Easy No Knead, No Rise Soft Pretzels {Kid Friendly,too}

homemade pretzels
These soft pretzels are good, though I’m not going to pretend like they are the best soft pretzels anywhere (you know, like the ones from the stores that make thousands from selling them…), and they are the easiest homemade ones I’ve found. They are chewy and soft like a pretzel should be (not just a roll shaped like a pretzel) and straight out of the oven are fabulous.

And without any boiling or long-rise steps, they are a great kid-friendly recipe. In fact, they are so easy (and yummy) that making these with kids (of all ages) will make you their favorite ____________ (fill in the blank: mom, dad, babysitter, aunt, grandparent…). Your family will be pretty happy with the results, too. They are usually gone in a day at our house.

Since there are only a few quick ingredients to mix up and no waiting for kneading or rising, kids can move right to shaping their own pieces of dough. From there it’s another few minutes to bake and cool (a bit!) before tasting their creations.

I started making these when my kids were little as something fun to do when they had playdates. One of my friends and I organized bi-weekly play dates to give the other some time for errands and shopping and her girls surprised me by asking to make these every time they came over. Did I mention they were over once a month? And they always wanted to make the pretzels- not anything else. Same with my nieces a few years later.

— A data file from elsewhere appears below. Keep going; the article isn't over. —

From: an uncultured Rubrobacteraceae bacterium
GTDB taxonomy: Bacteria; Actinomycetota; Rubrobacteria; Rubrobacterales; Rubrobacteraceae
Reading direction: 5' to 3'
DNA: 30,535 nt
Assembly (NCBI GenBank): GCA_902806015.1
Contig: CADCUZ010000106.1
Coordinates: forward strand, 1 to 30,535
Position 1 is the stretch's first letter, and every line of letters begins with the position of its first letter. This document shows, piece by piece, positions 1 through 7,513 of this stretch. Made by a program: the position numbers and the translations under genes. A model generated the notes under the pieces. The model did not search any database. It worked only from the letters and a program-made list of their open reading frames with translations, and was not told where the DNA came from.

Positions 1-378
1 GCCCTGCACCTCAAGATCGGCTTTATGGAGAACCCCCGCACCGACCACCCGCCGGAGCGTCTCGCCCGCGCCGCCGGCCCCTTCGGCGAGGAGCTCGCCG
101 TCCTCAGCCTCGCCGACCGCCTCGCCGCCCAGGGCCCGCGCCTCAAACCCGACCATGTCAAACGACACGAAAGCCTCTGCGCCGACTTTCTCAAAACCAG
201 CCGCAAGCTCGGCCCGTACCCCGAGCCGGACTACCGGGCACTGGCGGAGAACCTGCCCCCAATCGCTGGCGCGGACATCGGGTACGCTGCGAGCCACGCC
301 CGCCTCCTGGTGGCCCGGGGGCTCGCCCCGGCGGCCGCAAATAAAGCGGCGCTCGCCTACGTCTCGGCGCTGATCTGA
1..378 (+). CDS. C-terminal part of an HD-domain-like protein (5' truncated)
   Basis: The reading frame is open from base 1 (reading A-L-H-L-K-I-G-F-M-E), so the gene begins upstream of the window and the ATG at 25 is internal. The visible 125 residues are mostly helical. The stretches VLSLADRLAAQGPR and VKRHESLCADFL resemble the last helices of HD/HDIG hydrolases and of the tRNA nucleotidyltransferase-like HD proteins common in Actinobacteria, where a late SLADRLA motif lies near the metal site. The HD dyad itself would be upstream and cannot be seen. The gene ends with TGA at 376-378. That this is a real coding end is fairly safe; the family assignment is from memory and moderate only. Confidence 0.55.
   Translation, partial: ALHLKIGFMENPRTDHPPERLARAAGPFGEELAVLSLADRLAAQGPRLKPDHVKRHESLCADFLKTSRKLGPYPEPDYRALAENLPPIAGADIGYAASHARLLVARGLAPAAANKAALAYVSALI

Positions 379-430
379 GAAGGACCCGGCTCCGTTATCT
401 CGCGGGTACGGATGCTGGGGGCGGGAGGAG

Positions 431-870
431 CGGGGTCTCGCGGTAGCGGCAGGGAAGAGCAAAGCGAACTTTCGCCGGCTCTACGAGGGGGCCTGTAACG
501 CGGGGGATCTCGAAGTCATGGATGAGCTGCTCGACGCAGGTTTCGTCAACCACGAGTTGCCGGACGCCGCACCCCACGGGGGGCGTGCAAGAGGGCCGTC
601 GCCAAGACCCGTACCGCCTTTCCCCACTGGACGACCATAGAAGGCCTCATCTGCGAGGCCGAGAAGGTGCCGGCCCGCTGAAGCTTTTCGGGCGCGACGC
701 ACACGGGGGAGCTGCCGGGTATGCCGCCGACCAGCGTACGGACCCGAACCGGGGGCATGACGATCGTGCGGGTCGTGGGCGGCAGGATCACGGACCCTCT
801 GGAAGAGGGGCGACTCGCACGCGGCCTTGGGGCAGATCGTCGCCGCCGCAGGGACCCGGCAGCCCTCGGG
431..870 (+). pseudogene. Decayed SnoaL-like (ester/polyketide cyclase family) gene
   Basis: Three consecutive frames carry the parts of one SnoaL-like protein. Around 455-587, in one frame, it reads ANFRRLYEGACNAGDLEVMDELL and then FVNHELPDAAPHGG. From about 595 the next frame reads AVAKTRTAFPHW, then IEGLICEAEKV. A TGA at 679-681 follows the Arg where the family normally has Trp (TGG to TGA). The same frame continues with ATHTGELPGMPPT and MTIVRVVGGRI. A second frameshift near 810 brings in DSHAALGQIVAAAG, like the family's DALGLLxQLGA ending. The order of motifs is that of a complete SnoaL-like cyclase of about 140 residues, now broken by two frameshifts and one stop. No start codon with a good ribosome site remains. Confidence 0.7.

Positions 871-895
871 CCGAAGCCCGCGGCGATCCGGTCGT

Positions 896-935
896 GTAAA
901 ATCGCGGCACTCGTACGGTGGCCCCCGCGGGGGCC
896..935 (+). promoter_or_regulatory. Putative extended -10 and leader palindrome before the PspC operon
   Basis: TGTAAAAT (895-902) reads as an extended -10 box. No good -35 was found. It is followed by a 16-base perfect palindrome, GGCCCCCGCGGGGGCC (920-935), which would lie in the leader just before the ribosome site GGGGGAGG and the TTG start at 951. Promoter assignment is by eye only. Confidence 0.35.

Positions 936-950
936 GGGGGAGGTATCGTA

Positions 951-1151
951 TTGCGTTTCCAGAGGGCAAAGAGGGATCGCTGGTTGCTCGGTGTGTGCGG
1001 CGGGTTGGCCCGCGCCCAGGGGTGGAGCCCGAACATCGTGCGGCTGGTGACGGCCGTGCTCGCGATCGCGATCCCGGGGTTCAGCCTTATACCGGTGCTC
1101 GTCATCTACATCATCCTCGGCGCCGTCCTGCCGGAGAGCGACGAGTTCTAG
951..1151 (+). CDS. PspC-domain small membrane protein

And now I’m making them with my littlest niece and nephew. My 2-year-old niece enjoyed pouring in the ingredients and “patting” the dough, but was a little too young for the rolling out part.

My four-year-old nephew has it down, though, and rolled out enough dough pieces to make all the letters of his name (I helped shape them), plus more.

The kids always love the “painting” part. They brush on an egg wash and sprinkle the tops with some kosher salt.

By the way, the egg wash is crucial, I feel, to giving this simple bread dough the chewy mouth feel of a pretzel- so don’t skip this step or use butter instead. While butter tastes good, it makes the pretzel more roll-like, if you know what I mean.

The dough is pretty easy to shape and doesn’t spring back like a lot of bread doughs can. Some ideas for shapes are:

Letters (great crossover activity for preschoolers learning their letters!).

Hearts. Valentines, anyone?

Traditional pretzel shapes.

And even the “blob” for those little ones who just can’t grasp the “roll” technique yet. I always let them make whatever shape they want and help only when they ask so that they have a feeling of accomplishment.

And when they take that first bite? The pretzel tastes that much sweeter.